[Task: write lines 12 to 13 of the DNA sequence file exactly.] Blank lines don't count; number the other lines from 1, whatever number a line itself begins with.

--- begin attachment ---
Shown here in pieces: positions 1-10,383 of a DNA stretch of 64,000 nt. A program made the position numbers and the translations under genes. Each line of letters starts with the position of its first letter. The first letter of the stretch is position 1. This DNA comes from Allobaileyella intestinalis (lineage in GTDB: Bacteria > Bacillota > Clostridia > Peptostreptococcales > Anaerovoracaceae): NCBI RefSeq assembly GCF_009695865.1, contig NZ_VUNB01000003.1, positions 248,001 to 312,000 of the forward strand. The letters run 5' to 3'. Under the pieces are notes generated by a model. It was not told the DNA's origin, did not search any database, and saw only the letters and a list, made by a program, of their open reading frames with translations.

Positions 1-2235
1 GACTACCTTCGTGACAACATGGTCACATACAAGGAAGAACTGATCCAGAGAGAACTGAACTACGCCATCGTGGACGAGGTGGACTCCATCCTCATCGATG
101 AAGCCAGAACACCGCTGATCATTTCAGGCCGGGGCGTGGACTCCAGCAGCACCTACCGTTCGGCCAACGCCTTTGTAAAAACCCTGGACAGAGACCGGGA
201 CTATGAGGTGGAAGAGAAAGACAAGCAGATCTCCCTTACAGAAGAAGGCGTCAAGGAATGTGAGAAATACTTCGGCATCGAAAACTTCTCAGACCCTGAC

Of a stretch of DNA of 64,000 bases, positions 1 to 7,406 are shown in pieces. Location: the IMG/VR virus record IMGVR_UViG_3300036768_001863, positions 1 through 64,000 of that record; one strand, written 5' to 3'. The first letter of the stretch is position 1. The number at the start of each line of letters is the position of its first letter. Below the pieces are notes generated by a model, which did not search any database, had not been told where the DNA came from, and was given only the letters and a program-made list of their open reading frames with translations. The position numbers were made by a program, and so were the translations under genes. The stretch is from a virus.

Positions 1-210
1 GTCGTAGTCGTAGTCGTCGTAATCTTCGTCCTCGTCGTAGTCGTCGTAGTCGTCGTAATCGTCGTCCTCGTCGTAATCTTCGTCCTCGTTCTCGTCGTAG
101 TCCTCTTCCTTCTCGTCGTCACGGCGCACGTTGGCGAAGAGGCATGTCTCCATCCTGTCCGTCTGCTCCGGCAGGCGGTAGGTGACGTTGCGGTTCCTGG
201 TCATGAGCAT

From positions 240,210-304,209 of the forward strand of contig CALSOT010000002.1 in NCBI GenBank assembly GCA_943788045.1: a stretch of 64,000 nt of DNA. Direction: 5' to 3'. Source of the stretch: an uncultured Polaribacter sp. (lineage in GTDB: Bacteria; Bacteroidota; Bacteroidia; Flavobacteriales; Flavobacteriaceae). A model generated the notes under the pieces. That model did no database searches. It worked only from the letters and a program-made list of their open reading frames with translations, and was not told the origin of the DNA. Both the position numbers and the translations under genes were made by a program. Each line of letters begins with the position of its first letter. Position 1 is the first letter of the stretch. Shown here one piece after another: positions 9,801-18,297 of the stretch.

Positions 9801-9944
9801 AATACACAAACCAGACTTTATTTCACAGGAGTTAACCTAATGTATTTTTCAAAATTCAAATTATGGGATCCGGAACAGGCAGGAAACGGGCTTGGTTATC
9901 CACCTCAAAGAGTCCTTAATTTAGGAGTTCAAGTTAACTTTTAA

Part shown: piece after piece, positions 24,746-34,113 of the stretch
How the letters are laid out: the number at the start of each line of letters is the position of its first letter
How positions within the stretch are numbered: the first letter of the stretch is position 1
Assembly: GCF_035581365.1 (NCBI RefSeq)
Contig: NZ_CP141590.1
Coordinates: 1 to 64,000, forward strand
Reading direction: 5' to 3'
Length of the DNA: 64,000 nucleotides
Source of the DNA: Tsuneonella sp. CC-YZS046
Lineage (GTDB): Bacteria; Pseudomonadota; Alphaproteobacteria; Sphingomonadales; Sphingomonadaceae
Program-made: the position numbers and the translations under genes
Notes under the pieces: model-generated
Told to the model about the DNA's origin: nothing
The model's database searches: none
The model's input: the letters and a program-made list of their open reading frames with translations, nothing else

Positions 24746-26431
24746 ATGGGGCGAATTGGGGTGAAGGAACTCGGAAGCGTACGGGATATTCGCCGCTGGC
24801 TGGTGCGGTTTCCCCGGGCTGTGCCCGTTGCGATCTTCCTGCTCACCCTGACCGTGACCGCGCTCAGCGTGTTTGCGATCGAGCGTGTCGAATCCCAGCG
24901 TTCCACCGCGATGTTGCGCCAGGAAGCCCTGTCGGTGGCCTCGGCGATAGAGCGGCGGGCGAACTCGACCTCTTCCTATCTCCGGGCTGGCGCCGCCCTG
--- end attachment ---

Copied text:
Positions 9801-9944
9801 AATACACAAACCAGACTTTATTTCACAGGAGTTAACCTAATGTATTTTTCAAAATTCAAATTATGGGATCCGGAACAGGCAGGAAACGGGCTTGGTTATC